Christopher is a doctoral candidate in the Department of Communication at the University of California, Santa Barbara. His research identifies the communication mechanisms that contribute to adverse relational outcomes for those with social anxiety. The central goal of this research is to understand how interpersonal communication can improve social connection for individuals with social anxiety, offset the consequences of withdrawal behaviors, and decrease feelings of loneliness. His research also focuses on how early experiences of social ostracism impact the present-day well-being and anxiety levels of sexual and gender minority individuals. By constructing and testing theories of social connection, he aims to develop targeted interventions for LGBTQ+ youth to help foster an environment of social safety across online/mediated, educational, and familial contexts. He primarily uses multilevel longitudinal modeling and dyadic interaction analysis to explore these topics.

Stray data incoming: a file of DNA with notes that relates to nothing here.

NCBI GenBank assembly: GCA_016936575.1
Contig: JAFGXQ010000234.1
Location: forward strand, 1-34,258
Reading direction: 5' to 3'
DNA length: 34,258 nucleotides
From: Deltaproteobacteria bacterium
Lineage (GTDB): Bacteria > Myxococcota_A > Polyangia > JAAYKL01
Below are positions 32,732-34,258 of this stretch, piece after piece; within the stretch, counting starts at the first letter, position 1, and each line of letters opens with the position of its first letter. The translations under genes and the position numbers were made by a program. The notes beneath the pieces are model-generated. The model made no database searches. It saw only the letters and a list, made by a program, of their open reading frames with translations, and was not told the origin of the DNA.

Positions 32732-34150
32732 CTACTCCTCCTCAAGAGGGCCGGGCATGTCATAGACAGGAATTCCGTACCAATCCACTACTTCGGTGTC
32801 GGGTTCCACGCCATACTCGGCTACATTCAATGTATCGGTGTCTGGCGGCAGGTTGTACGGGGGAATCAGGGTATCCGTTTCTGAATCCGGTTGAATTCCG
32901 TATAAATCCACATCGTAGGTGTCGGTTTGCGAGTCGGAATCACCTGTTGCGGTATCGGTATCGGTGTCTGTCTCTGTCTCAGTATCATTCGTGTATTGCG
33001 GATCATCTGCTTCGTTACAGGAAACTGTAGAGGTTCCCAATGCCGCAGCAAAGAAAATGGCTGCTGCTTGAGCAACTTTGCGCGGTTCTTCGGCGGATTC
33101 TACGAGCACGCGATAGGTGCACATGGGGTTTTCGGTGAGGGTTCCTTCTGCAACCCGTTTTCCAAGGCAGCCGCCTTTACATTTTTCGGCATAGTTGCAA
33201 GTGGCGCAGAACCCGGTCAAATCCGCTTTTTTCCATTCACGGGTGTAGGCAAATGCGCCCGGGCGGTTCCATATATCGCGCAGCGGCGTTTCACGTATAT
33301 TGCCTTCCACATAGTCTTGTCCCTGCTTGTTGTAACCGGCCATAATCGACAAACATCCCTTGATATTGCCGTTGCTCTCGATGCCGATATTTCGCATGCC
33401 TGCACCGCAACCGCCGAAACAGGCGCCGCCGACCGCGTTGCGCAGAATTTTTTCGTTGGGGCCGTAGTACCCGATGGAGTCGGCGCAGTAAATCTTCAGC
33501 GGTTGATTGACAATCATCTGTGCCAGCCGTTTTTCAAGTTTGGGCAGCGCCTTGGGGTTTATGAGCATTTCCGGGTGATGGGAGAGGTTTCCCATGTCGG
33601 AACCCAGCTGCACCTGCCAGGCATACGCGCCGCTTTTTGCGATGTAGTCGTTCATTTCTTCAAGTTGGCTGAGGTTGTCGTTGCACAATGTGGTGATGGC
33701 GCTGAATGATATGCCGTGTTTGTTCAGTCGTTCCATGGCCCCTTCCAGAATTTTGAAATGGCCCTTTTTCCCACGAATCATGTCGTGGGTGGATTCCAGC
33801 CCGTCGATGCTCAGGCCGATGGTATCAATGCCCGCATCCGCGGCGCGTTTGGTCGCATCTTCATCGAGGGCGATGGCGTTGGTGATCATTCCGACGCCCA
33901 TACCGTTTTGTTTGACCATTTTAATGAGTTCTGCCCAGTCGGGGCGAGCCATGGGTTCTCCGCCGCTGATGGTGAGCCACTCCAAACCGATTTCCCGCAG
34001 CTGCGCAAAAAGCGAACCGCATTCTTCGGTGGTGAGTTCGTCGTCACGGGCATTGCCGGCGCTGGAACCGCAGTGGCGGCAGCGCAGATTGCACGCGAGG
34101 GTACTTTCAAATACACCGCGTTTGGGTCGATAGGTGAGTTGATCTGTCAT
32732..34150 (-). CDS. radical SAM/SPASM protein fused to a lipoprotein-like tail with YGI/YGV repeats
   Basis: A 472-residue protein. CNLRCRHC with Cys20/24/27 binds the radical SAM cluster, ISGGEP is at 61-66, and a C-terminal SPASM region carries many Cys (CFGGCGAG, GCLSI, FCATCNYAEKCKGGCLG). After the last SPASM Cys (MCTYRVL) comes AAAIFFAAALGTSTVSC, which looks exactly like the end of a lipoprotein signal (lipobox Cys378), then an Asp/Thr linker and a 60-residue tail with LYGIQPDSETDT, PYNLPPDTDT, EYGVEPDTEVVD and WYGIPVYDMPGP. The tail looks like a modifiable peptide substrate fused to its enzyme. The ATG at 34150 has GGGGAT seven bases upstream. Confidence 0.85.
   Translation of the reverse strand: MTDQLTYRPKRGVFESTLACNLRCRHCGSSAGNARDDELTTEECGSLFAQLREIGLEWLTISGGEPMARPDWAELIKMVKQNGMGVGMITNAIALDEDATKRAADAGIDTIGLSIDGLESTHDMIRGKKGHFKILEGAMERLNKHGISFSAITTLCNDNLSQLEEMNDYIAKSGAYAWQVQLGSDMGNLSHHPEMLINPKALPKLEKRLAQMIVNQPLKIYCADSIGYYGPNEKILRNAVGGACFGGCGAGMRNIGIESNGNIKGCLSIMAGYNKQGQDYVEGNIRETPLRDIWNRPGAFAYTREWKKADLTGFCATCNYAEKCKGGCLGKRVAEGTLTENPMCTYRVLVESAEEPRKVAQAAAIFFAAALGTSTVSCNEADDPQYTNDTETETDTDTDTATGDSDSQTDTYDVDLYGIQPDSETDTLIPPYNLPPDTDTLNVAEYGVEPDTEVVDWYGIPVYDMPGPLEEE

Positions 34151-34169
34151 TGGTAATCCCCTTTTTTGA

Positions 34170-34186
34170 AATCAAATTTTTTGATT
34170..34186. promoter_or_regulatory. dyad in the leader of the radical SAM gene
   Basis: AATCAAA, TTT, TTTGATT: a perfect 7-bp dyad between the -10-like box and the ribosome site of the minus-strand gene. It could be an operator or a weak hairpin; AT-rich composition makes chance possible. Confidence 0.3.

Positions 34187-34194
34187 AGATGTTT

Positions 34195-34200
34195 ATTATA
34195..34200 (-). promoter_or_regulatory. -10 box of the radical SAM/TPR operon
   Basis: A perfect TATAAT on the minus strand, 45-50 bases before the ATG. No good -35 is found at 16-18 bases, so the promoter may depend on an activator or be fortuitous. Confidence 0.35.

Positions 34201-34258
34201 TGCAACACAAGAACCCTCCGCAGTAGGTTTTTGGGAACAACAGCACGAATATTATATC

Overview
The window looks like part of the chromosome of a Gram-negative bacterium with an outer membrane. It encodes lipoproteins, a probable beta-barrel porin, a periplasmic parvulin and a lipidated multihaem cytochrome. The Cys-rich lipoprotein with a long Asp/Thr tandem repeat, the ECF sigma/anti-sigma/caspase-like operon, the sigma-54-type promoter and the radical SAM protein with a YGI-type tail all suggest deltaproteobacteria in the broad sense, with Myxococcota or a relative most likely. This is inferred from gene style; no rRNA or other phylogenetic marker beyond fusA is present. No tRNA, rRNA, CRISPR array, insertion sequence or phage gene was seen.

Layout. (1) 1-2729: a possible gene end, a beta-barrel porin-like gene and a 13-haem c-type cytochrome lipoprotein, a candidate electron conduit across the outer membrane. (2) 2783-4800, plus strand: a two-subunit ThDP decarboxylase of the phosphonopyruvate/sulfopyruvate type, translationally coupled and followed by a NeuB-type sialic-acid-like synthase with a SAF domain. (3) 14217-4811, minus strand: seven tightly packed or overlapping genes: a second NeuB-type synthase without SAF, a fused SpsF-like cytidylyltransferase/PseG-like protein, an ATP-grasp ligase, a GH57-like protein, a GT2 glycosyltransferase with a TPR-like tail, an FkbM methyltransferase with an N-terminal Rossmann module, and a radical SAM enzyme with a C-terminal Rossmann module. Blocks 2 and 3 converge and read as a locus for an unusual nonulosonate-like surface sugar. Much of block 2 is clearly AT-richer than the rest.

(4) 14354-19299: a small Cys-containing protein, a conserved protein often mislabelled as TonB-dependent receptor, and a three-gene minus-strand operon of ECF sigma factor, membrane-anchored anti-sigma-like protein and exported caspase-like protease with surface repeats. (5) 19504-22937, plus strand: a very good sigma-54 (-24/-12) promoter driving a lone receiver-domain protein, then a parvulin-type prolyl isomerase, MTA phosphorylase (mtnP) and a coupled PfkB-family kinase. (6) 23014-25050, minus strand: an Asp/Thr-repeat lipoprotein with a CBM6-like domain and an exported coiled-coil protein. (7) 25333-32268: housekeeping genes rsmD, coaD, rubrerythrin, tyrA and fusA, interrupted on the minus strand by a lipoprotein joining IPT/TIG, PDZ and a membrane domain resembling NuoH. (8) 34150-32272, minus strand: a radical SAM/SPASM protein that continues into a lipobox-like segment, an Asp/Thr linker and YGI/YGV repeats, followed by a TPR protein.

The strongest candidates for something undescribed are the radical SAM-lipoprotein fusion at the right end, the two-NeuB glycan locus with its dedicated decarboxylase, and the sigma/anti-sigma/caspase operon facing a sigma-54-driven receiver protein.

He received his BA in Communication and Political Science at California Lutheran University and his MA in Communication at San Diego State University. Christopher has taught Introduction to Interpersonal Communication and the Dark Side of Interpersonal Communication at UC Santa Barbara and previously taught Public Speaking at San Diego State University.